California Center for Sustainable Energy
Greening Your World!
• An independent voice on energy issues and a trusted,
unbiased resource for businesses, consumers, public
agencies and local governments offering balanced,
objective information throughout the San Diego community
• The California Center for Sustainable Energy is a nonprofit
corporation that helps San Diegans and others adopt
greener practices and save energy and money through
rebates, technical assistance and education.
CCSE’s Energy Advisory Service
Empowering clients with objective information and sound
analysis to green your bottom line
• IDENTIFYING ENERGY EFFICIENCY OPPORTUNITIES
• Determining how much energy you are consuming and evaluating what measures will save you money
• DEVELOPING RENEWABLE ENERGY SOLUTIONS
• Evaluating and designing integrated, practical alternative energy systems for maximum efficiency and minimum
• QUANTIFYING YOUR CARBON FOOTPRINT
• Developing carbon reduction strategies and greenhouse gas accounting that meet regulatory requirements
• CREATING INCENTIVE AND OUTREACH PROGRAMS
• Identifying potential financial assistance through incentives and rebates and developing training, outreach and
• ESTABLISHING MANAGEMENT AND GREEN BUILDING SOLUTIONS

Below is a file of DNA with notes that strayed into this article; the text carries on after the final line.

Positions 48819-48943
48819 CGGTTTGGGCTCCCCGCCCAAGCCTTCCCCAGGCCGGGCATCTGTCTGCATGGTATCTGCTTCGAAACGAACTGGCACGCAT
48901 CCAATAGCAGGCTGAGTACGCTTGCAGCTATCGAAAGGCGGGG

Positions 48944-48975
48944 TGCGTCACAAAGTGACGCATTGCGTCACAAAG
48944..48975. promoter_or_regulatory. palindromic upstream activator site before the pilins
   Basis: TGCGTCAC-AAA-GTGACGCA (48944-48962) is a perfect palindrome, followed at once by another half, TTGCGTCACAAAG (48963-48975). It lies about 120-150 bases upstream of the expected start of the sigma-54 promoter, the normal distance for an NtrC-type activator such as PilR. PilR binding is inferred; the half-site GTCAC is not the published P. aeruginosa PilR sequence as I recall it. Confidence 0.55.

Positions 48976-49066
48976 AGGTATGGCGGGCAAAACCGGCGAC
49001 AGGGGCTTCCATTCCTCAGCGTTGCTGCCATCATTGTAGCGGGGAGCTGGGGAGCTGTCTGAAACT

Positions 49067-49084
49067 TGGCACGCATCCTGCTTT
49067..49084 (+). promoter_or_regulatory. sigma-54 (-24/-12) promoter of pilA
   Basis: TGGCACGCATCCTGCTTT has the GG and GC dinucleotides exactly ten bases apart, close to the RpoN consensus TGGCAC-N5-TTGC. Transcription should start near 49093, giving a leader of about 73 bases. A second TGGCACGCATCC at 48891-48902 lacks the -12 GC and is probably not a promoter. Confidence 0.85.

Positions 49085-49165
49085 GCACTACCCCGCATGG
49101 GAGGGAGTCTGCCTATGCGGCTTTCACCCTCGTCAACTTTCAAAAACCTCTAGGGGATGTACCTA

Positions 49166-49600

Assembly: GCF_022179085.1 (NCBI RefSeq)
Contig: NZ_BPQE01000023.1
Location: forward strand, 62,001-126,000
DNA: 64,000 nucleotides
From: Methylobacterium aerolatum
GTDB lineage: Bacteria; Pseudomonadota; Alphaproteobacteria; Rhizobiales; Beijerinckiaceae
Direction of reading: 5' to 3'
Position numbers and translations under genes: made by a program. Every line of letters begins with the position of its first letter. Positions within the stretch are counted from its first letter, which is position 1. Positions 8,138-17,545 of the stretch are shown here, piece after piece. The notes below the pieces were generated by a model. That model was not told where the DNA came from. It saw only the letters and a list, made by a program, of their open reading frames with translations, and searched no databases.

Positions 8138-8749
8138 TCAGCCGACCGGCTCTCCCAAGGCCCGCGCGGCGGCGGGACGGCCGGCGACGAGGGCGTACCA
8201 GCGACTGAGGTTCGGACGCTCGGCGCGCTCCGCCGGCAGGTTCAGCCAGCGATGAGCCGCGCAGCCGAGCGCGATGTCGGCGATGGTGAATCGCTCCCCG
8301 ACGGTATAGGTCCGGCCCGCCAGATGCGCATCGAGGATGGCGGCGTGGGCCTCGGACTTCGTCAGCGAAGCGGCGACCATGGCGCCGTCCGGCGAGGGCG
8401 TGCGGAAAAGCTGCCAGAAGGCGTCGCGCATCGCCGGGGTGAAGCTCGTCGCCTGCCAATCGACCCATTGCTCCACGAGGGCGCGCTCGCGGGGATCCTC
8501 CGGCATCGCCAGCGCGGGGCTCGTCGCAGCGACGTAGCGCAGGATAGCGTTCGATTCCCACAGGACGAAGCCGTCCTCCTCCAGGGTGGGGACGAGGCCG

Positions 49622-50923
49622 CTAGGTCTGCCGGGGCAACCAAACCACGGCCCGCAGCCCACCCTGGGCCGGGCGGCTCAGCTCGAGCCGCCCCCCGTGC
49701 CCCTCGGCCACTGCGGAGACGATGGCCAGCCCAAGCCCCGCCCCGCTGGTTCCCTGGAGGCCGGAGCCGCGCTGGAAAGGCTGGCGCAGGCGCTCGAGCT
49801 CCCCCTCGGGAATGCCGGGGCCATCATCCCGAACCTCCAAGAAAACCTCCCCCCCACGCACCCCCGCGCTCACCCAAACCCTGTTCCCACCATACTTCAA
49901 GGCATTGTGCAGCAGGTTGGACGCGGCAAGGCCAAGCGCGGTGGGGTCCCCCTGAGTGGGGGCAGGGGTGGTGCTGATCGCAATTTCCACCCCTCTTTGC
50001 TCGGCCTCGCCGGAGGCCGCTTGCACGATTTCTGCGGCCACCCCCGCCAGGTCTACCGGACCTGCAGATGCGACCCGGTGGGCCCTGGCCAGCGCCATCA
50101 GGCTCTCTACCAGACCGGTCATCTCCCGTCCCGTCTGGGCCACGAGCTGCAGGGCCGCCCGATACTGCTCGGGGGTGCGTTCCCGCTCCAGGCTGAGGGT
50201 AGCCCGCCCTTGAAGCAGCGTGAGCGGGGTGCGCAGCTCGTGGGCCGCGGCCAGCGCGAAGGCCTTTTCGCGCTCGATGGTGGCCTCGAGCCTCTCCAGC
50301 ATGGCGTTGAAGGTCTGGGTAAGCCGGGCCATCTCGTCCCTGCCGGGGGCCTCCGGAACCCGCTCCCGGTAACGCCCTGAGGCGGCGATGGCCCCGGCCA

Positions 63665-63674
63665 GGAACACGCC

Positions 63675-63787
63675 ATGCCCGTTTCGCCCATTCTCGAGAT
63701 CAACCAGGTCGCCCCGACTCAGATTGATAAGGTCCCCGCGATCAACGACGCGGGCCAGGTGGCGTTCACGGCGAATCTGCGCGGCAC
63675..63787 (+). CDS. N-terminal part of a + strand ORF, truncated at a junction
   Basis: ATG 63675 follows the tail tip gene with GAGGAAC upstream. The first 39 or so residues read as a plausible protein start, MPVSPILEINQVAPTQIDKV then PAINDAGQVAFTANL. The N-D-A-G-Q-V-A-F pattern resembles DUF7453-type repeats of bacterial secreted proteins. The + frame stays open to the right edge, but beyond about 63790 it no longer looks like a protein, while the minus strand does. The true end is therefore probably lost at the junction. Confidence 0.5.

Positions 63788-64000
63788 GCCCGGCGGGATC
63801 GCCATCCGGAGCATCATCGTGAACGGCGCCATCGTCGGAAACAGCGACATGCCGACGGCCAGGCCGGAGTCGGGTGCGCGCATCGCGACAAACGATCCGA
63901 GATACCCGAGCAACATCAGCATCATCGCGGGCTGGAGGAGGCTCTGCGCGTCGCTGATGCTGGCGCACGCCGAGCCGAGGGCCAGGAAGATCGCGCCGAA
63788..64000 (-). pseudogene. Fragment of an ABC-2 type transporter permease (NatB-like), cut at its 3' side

• Applying systematic principles and approaches to energy efficiency and environmental considerations in all phases
of building development 4
• kW: kilowatt = Unit of instantaneous power. (speedometer)
• kWh: kilowatt-hour = Unit of energy used over time.
• Tariff: utility rate schedule.
• DG: Distributed Generation. Name for on-site power usually
less than 20 MW.
• PV: Photovoltaics. Technological term for direct solar
electricity. Different than electricity generation from thermal
generation (aka solar thermal trough, dish, or power tower)
Why Feasibility Assessments?
• Most organizations have their core competencies and do not
have time to become experts
• Energy costs are just one component of providing the main services your
organization delivers. New technologies and policy changes can quickly and
dramatically change the cost-benefit analysis.
• Value of systems is unique per application
• No “one size fits all” answers
• Value differs by site, load, tariff, utility provider, etc.
• Same terminology does not mean the same performance/value
• 100 kW of Wind ≠ 100 kW of PV ≠ 100 kW Fuel Cell